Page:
The following blog post demonstrates how to setup Jest unit testing with node 0.10.x, react 0.13.x, jest-cli 0.4.x and babel-jest 5.x.x.

npm install jest-cli babel-jest --save-dev  

Create a directory called __tests__/ in the root of your project that will contain all of your test files.

Update test scripts property within your package.json.

{
 ...
 "scripts": {
   "test": "jest"
 }
 ...
}

Add and update the following config in your package.json. Due to the fact that Jest automatically mocks module dependencies, it may be necessary to explicitly prevent certain modules from being mocked. To do this, add their path to the unmockedModulePathPatterns array.

If you are writing your code in ES6/7/JSX you will also want Jest to compile it to ES5 before runnig any tests. To achieve this, make sure you have installed babel-jest and added its path to the scriptPreprocessor property.

{
  ...
  "jest": {
    "scriptPreprocessor": "<rootDir>/node_modules/babel-jest",
    "unmockedModulePathPatterns": [
      "<rootDir>/node_modules/lodash",
      "<rootDir>/node_modules/react"
    ]
  }
  ...
}

Optionally, update your linter config e.g. .eslintrc or .jshintrc with Jest global variables.

{
  ...
  "globals": {
    "expect": true,
    "require": true,
    "beforeEach": true,
    "afterEach": true,
    "describe": true,
    "it": true,
    "done": true,
    "jest": true,
    "pit": true,
    "xdescribe": true,
    "xit": true
  }
  ...
}

The example directory structure is as follows.

.
├── __tests__
│   └── components
│       └── head.react.test.js
├── node_modules
├── package.json
├── public
│   ├── app.js
│   ├── dist
│   │   └── bundle.js
│   └── js
│       ├── components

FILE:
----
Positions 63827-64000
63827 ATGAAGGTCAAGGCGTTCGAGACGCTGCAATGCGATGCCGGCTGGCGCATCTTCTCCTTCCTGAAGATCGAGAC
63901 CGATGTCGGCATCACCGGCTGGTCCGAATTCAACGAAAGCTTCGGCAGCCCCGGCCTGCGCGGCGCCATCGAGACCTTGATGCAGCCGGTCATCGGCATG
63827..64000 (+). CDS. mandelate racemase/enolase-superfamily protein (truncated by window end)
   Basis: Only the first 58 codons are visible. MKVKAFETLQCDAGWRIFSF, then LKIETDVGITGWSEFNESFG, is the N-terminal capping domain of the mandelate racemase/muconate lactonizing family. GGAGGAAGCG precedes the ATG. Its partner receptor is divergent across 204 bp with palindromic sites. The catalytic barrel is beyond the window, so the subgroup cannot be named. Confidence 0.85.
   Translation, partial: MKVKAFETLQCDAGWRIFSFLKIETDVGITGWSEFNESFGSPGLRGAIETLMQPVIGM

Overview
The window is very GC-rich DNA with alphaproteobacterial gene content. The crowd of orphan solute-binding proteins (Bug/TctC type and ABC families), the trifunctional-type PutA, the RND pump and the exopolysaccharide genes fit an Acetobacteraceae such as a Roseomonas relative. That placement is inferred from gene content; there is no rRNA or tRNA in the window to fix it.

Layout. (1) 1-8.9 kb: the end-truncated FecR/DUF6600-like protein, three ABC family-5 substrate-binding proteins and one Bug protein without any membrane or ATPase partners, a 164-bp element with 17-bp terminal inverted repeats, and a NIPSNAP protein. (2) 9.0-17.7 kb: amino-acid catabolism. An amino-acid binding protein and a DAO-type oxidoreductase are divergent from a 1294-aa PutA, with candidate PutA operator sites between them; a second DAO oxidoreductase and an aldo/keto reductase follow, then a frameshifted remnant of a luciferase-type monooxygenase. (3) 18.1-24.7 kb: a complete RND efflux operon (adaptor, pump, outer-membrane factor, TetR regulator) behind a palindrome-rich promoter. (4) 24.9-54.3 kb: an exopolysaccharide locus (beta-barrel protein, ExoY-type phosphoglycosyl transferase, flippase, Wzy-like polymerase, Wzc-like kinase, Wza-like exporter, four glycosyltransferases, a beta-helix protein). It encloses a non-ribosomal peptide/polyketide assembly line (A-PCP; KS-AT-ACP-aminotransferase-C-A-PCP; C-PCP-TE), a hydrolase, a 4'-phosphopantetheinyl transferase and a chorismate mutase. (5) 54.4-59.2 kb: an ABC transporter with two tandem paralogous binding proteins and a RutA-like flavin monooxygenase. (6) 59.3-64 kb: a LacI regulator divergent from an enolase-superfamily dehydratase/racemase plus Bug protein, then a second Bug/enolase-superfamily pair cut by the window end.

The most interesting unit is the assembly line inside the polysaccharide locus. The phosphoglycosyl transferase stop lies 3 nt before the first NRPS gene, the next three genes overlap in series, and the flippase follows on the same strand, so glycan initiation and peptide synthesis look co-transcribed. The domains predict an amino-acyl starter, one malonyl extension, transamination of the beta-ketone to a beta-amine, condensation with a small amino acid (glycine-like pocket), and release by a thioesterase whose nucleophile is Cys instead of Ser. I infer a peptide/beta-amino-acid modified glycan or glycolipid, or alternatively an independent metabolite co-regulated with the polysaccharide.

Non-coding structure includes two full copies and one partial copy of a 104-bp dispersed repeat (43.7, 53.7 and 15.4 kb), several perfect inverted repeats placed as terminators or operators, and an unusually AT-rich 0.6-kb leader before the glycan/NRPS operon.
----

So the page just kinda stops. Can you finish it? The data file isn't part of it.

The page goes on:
│       │   └── head.react.js
│       └── views
│           ├── home.js
│           └── layout.js
└── server.js

So let's write a test for the head.react.js React component located within the 'React Universal App Boilerplate' git repo.

/* public/js/components/head.react.js */
import React from 'react';

export default class extends React.Component {  
  constructor(props) {
    super(props);
    this.state = { showDiv: false };
  }

  _handleClick(e) {
    e.preventDefault();
    this.setState({ showDiv: true });
  }

  _renderDiv() {
    let text = '';

    if (this.state.showDiv) text = 'You clicked me!';

    return (
      <div className="my-div">{text}</div>
    );
  }

  render() {
      return (
        <div>
          <h1>Universal JavaScript Example</h1>
          <button onClick={this._handleClick.bind(this)}>Click</button>
          {this._renderDiv()}
          <hr />
        </div>
      );
  }
}

The code below shows a basic unit test that interacts with head.react.js component, checks that it contains a button and checks that some text is rendered once the button is clicked.

/* __tests__/components/head.react.test.js */
const componentPath = '../../public/js/components/head.react';

/* disable mocking of the component we are testing */
jest.dontMock(componentPath);

const React = require('react/addons');  
const Component = require(componentPath);  
const TestUtils = React.addons.TestUtils;  
const Simulate = TestUtils.Simulate;

/* helper functions */
const getComponent = (props = {}) => {  
  return TestUtils.renderIntoDocument(<Component {...props} />);
};

const getComponentWithClass = (...args) => {  
  return TestUtils.findRenderedDOMComponentWithClass.apply(null, args);
}

const getComponenstWithTag = (...args) => {  
  return TestUtils.scryRenderedDOMComponentsWithTag.apply(null, args);
}

describe('Head component', () => {  
  const instance = getComponent();
  const button = getComponenstWithTag(instance, 'button')[0];

  it('should render a button', () => {
    expect(button).not.toEqual(undefined);
  });

  it('should display text when button is clicked', () => {
    const getDivInnerText = () => {
      return getComponentWithClass(instance, 'my-div').props.children;
    };

    expect(getDivInnerText()).toEqual('');

    Simulate.click(React.findDOMNode(button));

    expect(getDivInnerText()).toEqual('You clicked me!');
  });
});

This trivial example can be expanded to test more complicated components using the rich api that Jest provides, in combination with React's Test Utilities, which allow you to simulate DOM events like onClick, onChange, onKeyDown etc,

Happy testing!